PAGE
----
Among the participants of the Milken Institute’s global conference, hedge fund manager Ken Griffin has stated his unhappiness with the Fed’s actions to restore economic growth in the United States. The focal point of the Global Markets in Uncertain Times conference was the actions undertaken by the Fed, as well as by other central banks, in order to restore economic growth.
Beside Ken Griffin, the conference featured Madelyn Antoncic, Vice President and Treasurer of the World Bank, Willem Buiter, Chief Economist of Citigroup and others.
One of the points Mr. Griffin has emphasized, during one of his interventions, is that the credit markets are built around the assumption that inflation will always be present. He argues that a borrower and a lender could get together and hammer out a deal, only if they were sure of the presence of inflation, which was essential in picking a suitable interest rate and a risk premium which would satisfy both parties. Griffin goes on to state that deflationary forces are destructive in today’s economy because it is characterized by a high amount of leverage.
Griffin appreciates the efforts of the Fed policy to avoid deflation but he argues that the main priority of the monetary policy should be to maintain a sensible rate of inflation that would restore confidence in the credit markets and lead to stable economical growth. According to Griffin, it would be very unfortunate if the inflation would be take to a point where people would “anchor” to the belief that inflation would persist.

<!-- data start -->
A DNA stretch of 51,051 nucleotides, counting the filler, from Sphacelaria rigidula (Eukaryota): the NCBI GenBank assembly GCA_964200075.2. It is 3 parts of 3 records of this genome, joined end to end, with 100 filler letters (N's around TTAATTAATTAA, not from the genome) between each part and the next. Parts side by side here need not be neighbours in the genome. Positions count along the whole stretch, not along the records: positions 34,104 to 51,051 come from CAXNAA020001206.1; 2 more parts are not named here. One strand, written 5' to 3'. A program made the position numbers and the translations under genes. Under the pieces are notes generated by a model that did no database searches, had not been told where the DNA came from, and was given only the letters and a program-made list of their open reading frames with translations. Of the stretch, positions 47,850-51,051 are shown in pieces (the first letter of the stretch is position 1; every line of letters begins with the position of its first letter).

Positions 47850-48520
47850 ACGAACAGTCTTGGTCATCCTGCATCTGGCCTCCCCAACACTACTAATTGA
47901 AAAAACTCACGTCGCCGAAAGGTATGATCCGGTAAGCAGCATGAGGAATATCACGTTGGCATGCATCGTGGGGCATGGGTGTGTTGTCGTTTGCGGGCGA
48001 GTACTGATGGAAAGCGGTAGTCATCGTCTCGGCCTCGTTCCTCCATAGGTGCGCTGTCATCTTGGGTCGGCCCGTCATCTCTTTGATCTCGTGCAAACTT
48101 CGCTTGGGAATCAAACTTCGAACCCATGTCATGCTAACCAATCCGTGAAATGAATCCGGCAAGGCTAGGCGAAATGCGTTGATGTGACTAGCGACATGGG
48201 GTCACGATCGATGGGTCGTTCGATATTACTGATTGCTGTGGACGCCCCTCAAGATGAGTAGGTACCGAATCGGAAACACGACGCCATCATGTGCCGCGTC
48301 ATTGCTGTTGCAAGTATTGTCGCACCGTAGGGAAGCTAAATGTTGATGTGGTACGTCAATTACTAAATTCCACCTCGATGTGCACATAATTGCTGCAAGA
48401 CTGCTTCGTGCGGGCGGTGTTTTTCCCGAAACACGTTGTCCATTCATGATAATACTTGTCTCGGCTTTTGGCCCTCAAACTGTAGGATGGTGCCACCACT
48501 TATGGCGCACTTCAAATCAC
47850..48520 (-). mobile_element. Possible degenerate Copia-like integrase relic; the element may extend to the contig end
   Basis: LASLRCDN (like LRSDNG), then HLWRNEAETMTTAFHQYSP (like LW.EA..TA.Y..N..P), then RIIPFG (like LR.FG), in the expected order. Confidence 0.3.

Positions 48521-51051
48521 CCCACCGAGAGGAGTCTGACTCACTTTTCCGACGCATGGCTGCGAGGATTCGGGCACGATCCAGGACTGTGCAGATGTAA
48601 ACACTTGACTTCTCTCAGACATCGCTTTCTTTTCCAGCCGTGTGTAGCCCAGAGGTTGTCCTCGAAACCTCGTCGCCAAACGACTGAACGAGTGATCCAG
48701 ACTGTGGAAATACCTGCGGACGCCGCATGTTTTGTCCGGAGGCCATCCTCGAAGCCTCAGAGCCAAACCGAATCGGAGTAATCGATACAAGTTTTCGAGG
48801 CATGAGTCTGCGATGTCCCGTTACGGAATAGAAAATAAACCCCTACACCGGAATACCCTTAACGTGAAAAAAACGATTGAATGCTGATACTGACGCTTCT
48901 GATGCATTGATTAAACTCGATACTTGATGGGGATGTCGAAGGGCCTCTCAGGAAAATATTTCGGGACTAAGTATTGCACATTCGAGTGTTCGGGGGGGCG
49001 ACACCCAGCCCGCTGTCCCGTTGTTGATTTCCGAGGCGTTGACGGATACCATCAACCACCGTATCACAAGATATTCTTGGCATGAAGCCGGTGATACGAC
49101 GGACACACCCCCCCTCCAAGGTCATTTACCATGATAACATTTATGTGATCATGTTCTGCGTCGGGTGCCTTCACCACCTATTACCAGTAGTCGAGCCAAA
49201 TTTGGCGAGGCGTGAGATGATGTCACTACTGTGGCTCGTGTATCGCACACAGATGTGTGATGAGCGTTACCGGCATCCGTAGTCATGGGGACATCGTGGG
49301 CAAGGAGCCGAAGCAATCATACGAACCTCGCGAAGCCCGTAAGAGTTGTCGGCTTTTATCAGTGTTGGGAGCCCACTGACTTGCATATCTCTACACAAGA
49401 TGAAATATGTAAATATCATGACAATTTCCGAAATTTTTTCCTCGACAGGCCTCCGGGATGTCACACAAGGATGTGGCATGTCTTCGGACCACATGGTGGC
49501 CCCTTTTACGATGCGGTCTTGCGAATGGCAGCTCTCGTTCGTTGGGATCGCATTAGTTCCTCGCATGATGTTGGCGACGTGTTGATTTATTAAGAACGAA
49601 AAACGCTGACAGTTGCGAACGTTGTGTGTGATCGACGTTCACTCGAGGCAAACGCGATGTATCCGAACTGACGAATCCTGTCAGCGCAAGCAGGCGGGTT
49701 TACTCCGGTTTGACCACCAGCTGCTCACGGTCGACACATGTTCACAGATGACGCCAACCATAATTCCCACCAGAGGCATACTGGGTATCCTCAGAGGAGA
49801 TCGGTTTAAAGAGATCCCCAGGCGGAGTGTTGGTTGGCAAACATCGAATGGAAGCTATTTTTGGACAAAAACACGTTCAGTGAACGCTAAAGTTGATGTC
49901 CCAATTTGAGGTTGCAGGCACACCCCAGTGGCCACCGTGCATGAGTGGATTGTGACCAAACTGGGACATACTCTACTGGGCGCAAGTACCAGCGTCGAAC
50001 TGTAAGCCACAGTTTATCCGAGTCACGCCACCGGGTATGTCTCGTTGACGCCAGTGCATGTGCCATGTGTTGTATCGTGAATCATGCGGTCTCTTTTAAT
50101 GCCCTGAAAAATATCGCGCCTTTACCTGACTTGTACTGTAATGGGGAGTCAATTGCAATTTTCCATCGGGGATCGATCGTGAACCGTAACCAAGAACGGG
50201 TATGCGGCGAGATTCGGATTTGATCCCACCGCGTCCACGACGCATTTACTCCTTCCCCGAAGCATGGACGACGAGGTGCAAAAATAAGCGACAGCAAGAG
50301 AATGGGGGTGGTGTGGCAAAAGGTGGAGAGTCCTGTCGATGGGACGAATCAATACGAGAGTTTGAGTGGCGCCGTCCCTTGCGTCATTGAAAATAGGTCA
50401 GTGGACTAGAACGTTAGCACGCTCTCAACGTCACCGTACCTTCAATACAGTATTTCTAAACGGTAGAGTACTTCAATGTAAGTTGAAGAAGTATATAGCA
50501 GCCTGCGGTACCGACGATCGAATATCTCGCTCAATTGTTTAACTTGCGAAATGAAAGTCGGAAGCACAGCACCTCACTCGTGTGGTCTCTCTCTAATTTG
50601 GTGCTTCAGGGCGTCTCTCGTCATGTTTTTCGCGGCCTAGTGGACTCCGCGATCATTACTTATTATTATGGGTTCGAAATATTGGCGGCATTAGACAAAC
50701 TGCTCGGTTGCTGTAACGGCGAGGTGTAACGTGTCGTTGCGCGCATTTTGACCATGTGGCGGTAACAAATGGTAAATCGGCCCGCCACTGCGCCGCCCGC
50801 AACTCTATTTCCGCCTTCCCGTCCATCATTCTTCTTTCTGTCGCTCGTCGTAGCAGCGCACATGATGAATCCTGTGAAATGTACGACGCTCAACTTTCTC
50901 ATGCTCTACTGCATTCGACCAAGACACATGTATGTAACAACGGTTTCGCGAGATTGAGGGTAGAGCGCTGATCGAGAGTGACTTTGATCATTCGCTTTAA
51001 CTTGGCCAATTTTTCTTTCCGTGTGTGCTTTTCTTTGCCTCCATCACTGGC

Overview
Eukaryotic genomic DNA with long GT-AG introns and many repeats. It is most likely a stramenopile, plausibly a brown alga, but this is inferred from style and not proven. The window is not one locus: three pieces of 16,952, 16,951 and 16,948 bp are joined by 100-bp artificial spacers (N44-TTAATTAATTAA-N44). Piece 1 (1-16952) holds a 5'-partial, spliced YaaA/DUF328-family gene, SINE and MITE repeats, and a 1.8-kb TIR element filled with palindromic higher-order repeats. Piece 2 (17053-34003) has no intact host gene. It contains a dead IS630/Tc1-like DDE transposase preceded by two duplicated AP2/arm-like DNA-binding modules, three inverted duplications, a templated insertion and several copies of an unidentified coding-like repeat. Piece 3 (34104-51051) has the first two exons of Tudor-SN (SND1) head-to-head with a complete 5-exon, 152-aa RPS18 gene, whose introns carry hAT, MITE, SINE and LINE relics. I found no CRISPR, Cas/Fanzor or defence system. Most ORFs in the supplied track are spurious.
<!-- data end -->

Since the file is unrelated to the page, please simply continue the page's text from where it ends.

If inflation paved the road to prosperity, there are countless countries before us that would be viewed as the super-powers of today.
Griffin uses this phrase to draw attention to the fact that, while Ben Bernanke along with the Federal Reserve board are focusing their efforts to fight deflation with the use of traditional as well as unconventional monetary policy in the form of quantitative easing, they might fail to spot the risk of high inflation creeping in.
For more on the discussion of the Fed policy, as well as the actions of other central banks, flows of capital and the next big opportunities, click on the video below (the excitement begins at 58:57):
Griffin’s commentary is a must-see, though, and supports why we view him and Citadel as members of the hedge fund industry’s elite, along side the Buffett’s and Soros’s of the world. We could rank this group by AUM figures or performance and they’d be right up there, but it’s sound, refreshing economic logic like this that truly sets the hedgie and his entire team in the upper, upper echelon of their peers.
For a longer look at Griffin and Citadel’s 13F equity portfolio continue reading here.
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